Thus, the goal of this issue is to publish a collection of high-quality papers on active tectonics of continental strike-slip faults around the globe using various disciplines, including but not limited to, tectonic geomorphology, paleoseismology, structural geology, crustal deformation, tectonic geodesy and seismology of continental strike-slip faults.

  • Christoph Grützner

    New papers on paleoseismology, earthquakes, and active tectonics (Jan 2020)

    We hope you had a great start into 2020. May the new year bring exciting projects, secure funding, safe travels, and positive reviews. Quite a number of interesting studies have been published in the last few weeks, this is the latest paper round-up. Enjoy reading!

  • Christoph GrütznerCC BY-SA 3.0

    Archaeoseismology – Earthquake damage in Machu Picchu

    A recent study presented at the GSA meeting concludes that the UNESCO World Heritage site of Machu Picchu in Peru was intentionally built on faulted bedrock in order to ease the quarrying of the huge blocks used as construction material (Menegat, 2019). But has Machu Picchu seen big earthquakes in its lifetime? And if so, can it tell us something about their magnitude? After all, there are plenty of earthquakes in Peru, not only at the subduction zone but also in the Andes (e.g., Wimpenny et al., 2018). Some strong instrumental events occurred less than 100 km away from the Inca site. However, in the area of Machu Picchu we knew little about strong earthquakes. That’s why in 2016 a group of researchers from Peru, France, and the UK including myself started to investigate the active faults around Cusco and archaeoseismological damage to Machu Picchu and other famous Inca sites nearby in the CUSCO-PATA project.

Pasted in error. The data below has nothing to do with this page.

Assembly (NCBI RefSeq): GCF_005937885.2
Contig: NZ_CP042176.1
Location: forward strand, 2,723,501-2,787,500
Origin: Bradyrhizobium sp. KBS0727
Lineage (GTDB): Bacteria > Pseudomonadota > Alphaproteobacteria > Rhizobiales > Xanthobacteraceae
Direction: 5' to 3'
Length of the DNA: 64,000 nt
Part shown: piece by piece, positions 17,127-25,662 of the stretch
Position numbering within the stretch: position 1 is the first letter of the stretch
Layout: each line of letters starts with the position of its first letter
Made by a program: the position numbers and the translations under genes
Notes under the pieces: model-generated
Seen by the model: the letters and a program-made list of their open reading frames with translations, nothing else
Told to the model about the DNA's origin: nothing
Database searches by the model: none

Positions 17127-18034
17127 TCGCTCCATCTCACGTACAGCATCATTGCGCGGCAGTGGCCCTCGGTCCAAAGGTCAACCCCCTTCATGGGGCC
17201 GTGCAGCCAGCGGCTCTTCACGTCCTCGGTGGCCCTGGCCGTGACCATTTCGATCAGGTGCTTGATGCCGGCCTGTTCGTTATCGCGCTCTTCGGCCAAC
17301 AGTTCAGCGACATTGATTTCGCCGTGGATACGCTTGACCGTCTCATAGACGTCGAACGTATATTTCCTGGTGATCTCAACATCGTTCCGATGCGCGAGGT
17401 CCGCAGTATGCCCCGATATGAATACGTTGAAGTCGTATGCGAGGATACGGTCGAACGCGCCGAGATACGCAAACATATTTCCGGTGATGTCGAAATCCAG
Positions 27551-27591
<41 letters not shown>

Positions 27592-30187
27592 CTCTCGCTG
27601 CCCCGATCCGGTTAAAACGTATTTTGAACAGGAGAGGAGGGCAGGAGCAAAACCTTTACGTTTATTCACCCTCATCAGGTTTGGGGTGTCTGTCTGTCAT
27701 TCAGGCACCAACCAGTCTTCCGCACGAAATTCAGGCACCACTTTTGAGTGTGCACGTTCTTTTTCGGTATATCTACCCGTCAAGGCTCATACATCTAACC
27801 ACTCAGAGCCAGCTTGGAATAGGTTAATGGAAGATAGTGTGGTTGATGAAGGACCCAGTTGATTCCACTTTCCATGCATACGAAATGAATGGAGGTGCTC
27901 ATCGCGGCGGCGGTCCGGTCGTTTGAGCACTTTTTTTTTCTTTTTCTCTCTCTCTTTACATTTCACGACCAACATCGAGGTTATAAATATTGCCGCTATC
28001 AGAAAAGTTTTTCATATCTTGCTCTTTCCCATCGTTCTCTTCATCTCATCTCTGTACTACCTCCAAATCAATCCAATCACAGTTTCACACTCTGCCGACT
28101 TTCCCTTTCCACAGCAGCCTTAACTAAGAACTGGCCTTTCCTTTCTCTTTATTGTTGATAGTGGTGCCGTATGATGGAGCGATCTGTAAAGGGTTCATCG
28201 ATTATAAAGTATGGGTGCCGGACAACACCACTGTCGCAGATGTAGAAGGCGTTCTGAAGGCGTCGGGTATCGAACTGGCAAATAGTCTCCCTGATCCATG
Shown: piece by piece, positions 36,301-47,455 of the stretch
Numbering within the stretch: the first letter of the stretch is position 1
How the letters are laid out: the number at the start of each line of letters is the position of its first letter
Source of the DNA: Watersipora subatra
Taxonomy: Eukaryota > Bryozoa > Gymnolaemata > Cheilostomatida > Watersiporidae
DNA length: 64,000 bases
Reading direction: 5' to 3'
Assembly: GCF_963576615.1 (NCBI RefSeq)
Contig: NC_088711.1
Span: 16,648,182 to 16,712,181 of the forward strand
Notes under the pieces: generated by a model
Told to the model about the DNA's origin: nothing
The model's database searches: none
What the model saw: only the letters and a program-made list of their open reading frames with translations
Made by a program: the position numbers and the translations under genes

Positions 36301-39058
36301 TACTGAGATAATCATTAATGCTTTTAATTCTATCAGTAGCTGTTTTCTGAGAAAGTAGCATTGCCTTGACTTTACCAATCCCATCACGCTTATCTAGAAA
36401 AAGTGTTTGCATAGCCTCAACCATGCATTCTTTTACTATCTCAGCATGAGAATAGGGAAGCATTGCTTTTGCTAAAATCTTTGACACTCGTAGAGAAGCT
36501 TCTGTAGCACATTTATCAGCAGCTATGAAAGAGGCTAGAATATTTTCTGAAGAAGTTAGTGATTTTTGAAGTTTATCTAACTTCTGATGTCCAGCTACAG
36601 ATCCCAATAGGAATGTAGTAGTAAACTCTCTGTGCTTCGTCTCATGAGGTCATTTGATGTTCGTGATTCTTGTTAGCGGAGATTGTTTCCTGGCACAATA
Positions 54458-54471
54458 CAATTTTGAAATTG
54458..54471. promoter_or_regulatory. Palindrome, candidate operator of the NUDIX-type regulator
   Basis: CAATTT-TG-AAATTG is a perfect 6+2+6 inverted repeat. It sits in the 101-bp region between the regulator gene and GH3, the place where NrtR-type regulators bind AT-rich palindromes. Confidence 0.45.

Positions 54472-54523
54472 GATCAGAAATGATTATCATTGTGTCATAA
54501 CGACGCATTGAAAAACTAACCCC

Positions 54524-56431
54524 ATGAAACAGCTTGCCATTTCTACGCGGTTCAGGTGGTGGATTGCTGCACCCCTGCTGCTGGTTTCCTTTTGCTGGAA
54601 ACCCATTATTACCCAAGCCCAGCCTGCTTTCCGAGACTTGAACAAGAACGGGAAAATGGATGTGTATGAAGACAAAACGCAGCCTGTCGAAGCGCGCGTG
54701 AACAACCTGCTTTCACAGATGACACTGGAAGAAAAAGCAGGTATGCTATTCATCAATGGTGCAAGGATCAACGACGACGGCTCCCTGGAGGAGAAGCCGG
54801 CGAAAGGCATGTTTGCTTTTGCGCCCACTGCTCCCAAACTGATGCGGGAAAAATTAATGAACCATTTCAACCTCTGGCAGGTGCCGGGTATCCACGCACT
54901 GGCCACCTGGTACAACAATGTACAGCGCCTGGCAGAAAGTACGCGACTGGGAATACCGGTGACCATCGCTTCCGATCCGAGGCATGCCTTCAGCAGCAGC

• PATA Days 2020 in Chile – new deadlines

    These are the updated deadlines for the upcoming PATA Days in Chile, November 2020:

    • Short abstract submission (300 words): 28 February, 2020
    • Extended abstract (four pages as usual): 30 March, 2020
    • Initial registration: 28 February, 2020
    • Final registration: 30 March, 2020

    The website with all the relevant information is here: https://www.patadayschile.cl/.

    Here’s the updated 1st circular with the new deadlines (PDF):

  • Christoph Grützner

    New papers on paleoseismology, earthquakes, and active tectonics (Dec 2019)

    Shopping is stressful, reading new papers is exciting. Why not lean back in your favourite comfy chair, enjoy a hot tea and see what’s new in paleoseismology and related fields? These are the latest papers on paleoseismology, earthquakes, and active tectonics.

  • When the fault rings twice: repeated ruptures on the same fault stretch

    The recent publication of a paper on the Weitin Thrust (Papua New Guinea) by Chen, Milliner and Avouac (Fig. 1) gave me the opportunity to dig out and look back to some notes I wrote few months ago. Chen et al. use optical image correlation to document coseismic surface ruptures along the Weitin Thrust occurred in a Mw 8.0 event in 2000 and in a Mw 7.7 event in 2019. The ruptures overlap along a 20-km long portion, with 3-4 m of slip (Fig. 2).